Bradbury chose a legitimate tactic on the ice in 2002, gambled, and game up big. To feel that Bradbury’s medal is somehow illegitimate would be like saying someone shouldn’t have won the Super Bowl because the other team made a foul. It’s part of the sport, and Bradbury is a pure sportsman. His near-monastic devotion to speed skating paid off in 2004, albeit unexpectedly.
Following the Olympics though, Bradbury faced a rocky comedown. He says he had to learn that “not everything is Olympic sized.” In the years after 2004, Bradbury “wrestled with some demons,” partying a bit too hard. He raced stock cars in the mid 2000’s with some success, however, with the birth of twins, he realized he needed a sustainable model for the future.
That’s when Bradbury found ‘motivational comedy.’ He organized a team of experts and built his brand, speaking at events, entertaining and imparting wisdom. “That’s where I get my adrenaline now,” he says.
Otherwise, he’s just a normal Aussie dad, dressing the kids for school, making their lunch. When I asked Bradbury whether his kids were inspired by his story, he explained, humbly that “they are proud, not sure about inspired. I have as much work ahead of me as every other parent to try to get their kids inspired.”
As for his medal Bradbury says that he takes it with him everywhere in his carry on bag. “It goes through the audience at every speaking gig I do. They get to touch it, put it on, get photos with it, etcetera. If it were in a safe, it would do nothing. People enjoy getting to hold it and draw some inspiration from it. It does some talking for me.”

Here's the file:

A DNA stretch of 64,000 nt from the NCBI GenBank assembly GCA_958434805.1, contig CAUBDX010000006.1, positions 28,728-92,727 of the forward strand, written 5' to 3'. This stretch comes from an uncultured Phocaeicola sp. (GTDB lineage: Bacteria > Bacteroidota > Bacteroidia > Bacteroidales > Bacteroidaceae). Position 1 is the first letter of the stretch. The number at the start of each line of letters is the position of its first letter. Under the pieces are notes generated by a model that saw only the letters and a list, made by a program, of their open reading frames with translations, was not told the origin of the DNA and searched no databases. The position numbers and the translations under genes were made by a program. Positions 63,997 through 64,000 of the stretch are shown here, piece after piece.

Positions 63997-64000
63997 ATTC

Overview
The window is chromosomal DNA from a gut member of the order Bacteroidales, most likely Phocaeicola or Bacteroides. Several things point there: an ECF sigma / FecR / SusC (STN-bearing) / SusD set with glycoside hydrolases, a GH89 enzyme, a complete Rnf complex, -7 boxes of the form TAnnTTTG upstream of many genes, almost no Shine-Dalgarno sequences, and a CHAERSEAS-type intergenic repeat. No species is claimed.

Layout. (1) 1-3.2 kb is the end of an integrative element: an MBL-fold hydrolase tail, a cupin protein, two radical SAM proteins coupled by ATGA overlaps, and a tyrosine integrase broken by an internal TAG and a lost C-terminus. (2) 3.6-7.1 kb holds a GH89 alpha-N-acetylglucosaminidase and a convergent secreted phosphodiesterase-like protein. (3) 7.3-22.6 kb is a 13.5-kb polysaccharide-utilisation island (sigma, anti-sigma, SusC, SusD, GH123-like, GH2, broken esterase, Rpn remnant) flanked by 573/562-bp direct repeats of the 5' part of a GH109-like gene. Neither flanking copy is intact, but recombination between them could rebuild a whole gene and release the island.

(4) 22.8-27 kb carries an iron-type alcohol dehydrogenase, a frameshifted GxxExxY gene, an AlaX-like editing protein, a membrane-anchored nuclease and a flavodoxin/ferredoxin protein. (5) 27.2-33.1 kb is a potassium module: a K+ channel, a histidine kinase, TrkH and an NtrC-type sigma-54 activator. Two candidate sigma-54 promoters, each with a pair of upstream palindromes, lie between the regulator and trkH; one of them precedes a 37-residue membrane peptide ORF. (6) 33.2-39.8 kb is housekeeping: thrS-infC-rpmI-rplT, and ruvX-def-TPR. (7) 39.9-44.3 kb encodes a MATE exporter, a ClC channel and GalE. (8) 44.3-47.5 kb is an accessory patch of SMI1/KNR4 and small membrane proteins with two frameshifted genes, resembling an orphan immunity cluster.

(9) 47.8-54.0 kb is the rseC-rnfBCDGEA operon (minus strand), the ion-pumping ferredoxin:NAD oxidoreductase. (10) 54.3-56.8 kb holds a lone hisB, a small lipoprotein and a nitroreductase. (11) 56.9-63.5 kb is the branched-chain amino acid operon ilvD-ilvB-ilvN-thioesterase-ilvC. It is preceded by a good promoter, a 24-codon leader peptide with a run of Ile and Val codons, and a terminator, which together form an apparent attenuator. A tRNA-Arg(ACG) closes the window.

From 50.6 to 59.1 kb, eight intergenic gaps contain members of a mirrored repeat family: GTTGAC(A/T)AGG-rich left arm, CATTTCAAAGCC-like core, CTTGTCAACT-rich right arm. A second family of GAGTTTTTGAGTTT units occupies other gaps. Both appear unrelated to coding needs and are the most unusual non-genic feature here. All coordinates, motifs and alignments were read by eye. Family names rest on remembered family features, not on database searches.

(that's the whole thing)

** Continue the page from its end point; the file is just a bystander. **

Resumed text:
Sure, Bradbury misses the sport. “I’d rather be lining up in Pyeongchang, but I can’t do that anymore,” he confessed toward the end of our conversation.
After we agreed to get a beer next time he comes through New York, Steven and I hung up the phone. Sitting in the CONVICTS office, I felt unexpectedly humbled and slightly ashamed. An hour earlier, I was in my defensively cynical New Yorker’s posture. I came into the interview projecting, unappreciative of the passion and work that got Bradbury onto the podium in Salt Lake City. I brought preconceptions to the table, and rightly felt like a jerk. I’d judged perhaps the greatest book in speed-skating’s library by its cover.
I left our conversation with a new appreciation for the phrase “pulling a Bradbury.” Rather than the snarky expression I thought it to be, “pulling a Bradbury” now seemed to imply the deep virtues of sportsmanship: hustling after dreams, sweating through practice when no one’s watching, taking victory and defeat with grace, and ultimately, persevering.
We could all pull more Bradburys.